Definitions

# Fredholm determinant

In mathematics, the Fredholm determinant is a complex-valued function which generalizes the determinant of a matrix. It is defined for bounded operators on a Hilbert space which differ from the identity operator by a trace-class operator. The function is named after the mathematician Erik Ivar Fredholm.

Fredholm determinants have had many applications in mathematical physics, the most celebrated example being Gábor Szegő's limit formula, proved in response to a question raised by Lars Onsager and C. N. Yang on the spontaneous magnetization of the Ising model.

## Definition

Let H be a Hilbert space and G the set of bounded invertible operators on H of the form I + T, where T is a trace-class operator. G is a group because

$\left(I+T\right)^\left\{-1\right\} - I = - T\left(I+T\right)^\left\{-1\right\}.$

It has a natural metric given by d(X, Y) = ||X - Y||1, where || · ||1 is the trace-class norm.

If H is a Hilbert space, then so too is the kth exterior power λk H with inner product

$\left(v_1 wedge v_2 wedge cdots wedge v_k, w_1 wedge w_2 wedge cdots wedge w_k\right) = \left\{rm det\right\} , \left(v_i,w_j\right).$

In particular

gives an orthonormal basis of λk H if (ei) is an orthonormal basis of H. If A is a bounded operator on H, then A functorially defines a bounded operator λk(A) on λk H by

$lambda^k\left(A\right) v_1 wedge v_2 wedge cdots wedge v_k = Av_1 wedge Av_2 wedge cdots wedge Av_k.$

If A is trace-class, then λk(A) is also trace-class with

$|lambda^k\left(A\right)|_1 le |A|_1^k/k!.$

This shows that the definition of the Fredholm determinant given by

$\left\{rm det\right\}, \left(I+ A\right) = sum_\left\{k=0\right\}^infty \left\{rm Tr\right\} lambda^k\left(A\right)$

makes sense.

## Properties

• If A is a trace-class operator

$\left\{rm det\right\}, \left(I+ zA\right) = sum_\left\{k=0\right\}^infty z^k\left\{rm Tr\right\} lambda^k\left(A\right)$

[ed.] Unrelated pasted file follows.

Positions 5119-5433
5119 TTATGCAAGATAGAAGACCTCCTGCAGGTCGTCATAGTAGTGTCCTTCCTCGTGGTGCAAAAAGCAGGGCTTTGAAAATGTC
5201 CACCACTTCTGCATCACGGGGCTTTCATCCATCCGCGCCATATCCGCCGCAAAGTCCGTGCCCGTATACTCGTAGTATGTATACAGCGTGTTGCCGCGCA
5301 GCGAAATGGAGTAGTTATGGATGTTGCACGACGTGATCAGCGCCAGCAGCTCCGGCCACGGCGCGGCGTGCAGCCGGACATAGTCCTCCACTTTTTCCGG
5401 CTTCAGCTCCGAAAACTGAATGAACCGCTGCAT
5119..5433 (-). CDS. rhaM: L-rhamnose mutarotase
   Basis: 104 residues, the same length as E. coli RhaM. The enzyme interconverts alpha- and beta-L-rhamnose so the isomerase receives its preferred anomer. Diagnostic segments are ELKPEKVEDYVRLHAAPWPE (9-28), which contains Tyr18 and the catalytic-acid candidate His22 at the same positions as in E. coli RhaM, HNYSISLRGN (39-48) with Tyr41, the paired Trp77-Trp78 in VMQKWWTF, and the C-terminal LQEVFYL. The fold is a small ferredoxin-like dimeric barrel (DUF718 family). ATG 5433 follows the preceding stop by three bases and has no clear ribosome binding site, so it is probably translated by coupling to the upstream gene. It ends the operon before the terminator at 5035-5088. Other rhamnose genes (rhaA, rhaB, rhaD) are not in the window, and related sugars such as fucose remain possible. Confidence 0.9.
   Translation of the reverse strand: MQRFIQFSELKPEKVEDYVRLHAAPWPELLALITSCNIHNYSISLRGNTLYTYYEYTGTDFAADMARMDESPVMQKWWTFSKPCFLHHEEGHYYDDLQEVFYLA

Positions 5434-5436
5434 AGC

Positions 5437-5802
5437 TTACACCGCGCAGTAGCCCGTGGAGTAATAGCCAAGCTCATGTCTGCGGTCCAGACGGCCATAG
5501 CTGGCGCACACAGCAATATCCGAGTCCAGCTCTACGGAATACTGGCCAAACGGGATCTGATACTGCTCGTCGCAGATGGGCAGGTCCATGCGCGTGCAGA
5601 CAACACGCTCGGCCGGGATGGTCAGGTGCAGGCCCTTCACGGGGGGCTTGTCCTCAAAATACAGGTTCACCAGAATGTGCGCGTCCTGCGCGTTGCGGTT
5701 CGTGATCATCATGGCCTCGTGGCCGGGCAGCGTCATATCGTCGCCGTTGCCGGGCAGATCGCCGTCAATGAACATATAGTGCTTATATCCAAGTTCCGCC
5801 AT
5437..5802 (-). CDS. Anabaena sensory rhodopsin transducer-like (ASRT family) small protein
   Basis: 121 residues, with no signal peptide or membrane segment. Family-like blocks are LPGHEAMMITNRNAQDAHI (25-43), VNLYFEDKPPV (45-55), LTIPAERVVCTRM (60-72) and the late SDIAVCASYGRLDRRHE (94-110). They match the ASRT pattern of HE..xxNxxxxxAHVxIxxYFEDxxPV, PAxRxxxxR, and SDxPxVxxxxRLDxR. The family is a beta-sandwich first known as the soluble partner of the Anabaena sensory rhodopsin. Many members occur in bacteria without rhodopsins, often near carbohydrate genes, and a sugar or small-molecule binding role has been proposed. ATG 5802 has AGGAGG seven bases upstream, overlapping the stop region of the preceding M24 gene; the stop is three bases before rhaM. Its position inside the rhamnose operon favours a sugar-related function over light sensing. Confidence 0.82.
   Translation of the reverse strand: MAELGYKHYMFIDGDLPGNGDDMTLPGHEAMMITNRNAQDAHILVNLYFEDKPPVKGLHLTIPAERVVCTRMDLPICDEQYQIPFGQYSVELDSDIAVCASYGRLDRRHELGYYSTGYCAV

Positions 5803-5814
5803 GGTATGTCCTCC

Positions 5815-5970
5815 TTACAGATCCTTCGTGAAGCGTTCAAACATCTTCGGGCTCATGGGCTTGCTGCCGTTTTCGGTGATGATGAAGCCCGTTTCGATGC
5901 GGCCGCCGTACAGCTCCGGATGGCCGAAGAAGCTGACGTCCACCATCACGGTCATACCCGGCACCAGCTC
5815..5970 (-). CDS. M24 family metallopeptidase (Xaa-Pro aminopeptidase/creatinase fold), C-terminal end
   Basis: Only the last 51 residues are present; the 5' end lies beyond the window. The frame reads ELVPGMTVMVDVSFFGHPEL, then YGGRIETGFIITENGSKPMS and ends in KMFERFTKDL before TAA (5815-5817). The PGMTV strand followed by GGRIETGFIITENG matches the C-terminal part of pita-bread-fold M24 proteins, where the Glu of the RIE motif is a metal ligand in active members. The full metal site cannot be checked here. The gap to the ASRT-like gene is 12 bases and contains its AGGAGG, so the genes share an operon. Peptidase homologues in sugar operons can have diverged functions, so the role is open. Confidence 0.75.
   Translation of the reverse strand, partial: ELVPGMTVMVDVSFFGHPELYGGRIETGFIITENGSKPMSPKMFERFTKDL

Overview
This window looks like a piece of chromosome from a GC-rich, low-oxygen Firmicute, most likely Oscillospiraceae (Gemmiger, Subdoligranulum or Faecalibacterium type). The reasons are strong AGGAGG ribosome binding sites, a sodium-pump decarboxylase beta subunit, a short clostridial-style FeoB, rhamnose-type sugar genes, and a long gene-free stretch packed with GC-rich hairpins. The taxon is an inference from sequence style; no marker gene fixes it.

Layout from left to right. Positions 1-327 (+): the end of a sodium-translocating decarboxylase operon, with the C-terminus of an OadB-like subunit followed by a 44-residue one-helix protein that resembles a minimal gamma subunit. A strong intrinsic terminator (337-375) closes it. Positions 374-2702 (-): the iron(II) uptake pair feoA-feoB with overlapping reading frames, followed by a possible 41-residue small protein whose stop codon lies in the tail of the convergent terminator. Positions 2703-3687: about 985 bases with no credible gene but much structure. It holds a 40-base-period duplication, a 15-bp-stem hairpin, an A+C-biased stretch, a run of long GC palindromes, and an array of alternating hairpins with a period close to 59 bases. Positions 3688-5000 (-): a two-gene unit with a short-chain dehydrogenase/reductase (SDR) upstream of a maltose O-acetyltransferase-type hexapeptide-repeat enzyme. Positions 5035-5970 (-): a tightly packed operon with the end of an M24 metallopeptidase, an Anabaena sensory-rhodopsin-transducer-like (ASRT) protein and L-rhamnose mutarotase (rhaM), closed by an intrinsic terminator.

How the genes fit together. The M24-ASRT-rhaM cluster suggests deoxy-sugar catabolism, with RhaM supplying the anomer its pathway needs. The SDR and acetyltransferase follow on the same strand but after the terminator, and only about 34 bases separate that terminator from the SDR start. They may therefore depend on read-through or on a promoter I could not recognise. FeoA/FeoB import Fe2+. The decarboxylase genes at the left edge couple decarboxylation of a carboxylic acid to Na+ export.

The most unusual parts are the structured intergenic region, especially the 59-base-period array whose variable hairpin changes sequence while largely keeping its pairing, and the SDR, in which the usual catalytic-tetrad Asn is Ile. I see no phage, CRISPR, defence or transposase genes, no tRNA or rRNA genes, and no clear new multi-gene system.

defines an entire function such that

$|\left\{rm det\right\}, \left(I+ zA\right)| le exp \left(|z|cdot |A|_1\right).$

• The function det(I + A) is continuous on trace-class operators, with

$|\left\{rm det\right\}\left(I+A\right) -\left\{rm det\right\}\left(I+B\right)| le |A-B|_1 exp \left(|A|_1 + |B|_1 +1\right).$

• If A and B are trace-class then

$\left\{rm det\right\}\left(I+A\right) cdot \left\{rm det\right\}\left(I+B\right) = \left\{rm det\right\}\left(I+A\right)\left(I+B\right).$

• The function det defines a homomorphism of G into the multiplicative group C* of non-zero complex numbers.
• If T is in G and X is invertible,

$\left\{rm det\right\}, XTX^\left\{-1\right\} =\left\{rm det\right\} , T.$

• If A is trace-class, then

$\left\{rm det\right\}, e^A = exp , \left\{rm Tr\right\} \left(A\right).$

## Fredholm determinants of commutators

A function F(t) from (a, b) into G is said to be differentiable if F(t) -I is differentiable as a map into the trace-class operators, i.e. if the limit

$dot\left\{F\right\}\left(t\right) = lim_\left\{hrightarrow 0\right\} \left\{F\left(t+h\right) - F\left(t\right)over h\right\}$

exists in trace-class norm.

If g(t) is a differentiable function with values in trace-class operators, then so too is exp g(t) and

$F^\left\{-1\right\} dot\left\{F\right\} = \left\{\left\{rm id\right\} - exp - \left\{rm ad\right\} g\left(t\right)over \left\{rm ad\right\} g\left(t\right)\right\} cdot dot\left\{g\right\}\left(t\right),$

where

$\left\{rm ad\right\}\left(X\right)cdot Y = XY -YX.$

Israel Gohberg and Mark Krein proved that if F is a differentiable function into G, then f = det F is a differentiable map into C* with

$f^\left\{-1\right\} dot\left\{f\right\} = det F^\left\{-1\right\} dot\left\{F\right\}.$